Pitkin County ready to acquire housing for its own?
Aspen, CO Colorado
ASPEN ” Pitkin County commissioners will be asked Tuesday to move forward with an issue that’s been identified as a top priority by both county government and its employees ” housing.
Rental housing is the proposed initial focus of a plan developed by a group of county administrators. A $3 million first phase could include the purchase of already constructed units ” at the Aspen Skiing Co.’s Keator Grove complex in Carbondale, for example ” and partnering with other entities to develop housing, such as the city of Aspen.
“There are good opportunities for purchasing or developing housing due to the current economic condition of real estate, and any development we undertake will help stimulate our economy,” reads a memo to commissioners.
The county is not in a position to develop housing projects on its own, the memo concludes. The county’s last affordable housing development was Stillwater Ranch, a complex east of Aspen that opened in 2005. Those units were sold via lottery to qualified local workers; no condos were set aside for county employees in particular.
In a recent survey of 187 county employees, 88 percent of the respondents said the cost of housing was an important issue, according to the memo. Last year, 66 percent of 138 surveyed employees indicated they would leave the county’s employment within 10 years and 21 percent predicted they’d depart within five years, leaving the county with the task of recruiting new workers though it currently has no employee housing to offer.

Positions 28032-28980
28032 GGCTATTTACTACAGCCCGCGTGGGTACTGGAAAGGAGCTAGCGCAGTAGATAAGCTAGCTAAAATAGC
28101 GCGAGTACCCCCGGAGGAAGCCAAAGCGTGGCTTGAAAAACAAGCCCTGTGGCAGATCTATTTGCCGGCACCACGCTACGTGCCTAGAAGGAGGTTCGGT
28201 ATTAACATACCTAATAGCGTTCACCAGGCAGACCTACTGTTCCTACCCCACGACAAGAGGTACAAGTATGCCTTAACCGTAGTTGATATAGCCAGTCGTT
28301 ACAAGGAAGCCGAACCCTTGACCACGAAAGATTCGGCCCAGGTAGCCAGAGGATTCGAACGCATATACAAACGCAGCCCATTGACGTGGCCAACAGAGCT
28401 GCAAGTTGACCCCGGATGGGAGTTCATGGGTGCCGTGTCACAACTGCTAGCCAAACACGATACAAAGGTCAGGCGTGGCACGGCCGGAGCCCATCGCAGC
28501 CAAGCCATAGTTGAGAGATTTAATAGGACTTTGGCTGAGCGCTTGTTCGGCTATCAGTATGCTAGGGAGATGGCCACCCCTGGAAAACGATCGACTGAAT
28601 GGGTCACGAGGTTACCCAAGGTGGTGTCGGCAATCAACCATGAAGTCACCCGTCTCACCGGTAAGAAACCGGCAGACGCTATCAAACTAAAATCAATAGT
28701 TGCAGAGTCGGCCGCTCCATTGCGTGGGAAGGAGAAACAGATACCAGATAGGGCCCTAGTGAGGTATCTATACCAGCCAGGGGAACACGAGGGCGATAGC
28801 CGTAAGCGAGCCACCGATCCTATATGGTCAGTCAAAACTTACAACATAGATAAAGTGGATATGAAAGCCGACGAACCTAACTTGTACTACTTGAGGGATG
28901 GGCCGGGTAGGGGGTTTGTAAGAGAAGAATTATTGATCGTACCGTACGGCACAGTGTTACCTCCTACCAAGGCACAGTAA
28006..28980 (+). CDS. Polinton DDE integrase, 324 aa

“Affordable housing owned by the county will be vital to attract and maintain a quality workforce,” the memo notes.
Commissioners, who reconfirmed housing as a priority at their recent retreat, have said half of the county’s available housing dollars ” currently about $8 million ” should be evenly split between providing housing specifically for county employees and homes for the community workforce.
On Tuesday, county staffers will be looking for direction on a number of issues: whether a $3 million first phase with the 50-50 split is appropriate, whether the county should focus on housing close to Aspen or less expensive options farther down the valley, whether the purchase of free-market housing is appropriate and whether the county should purchase units outright or finance them.
In addition, commissioners will be asked if they still want to consider increasing the county’s Employee Housing Impact Fee, paid to the county in conjunction with private development, or back off on that intention, given the currently depressed building and real estate industry.
Payment of the fee generated much of the $8 million the county has in its housing fund.
The housing discussion at Tuesday’s work session begins with the impact fee at 10:30 a.m., followed by employee housing at 11 a.m. in the county’s Plaza One meeting room.
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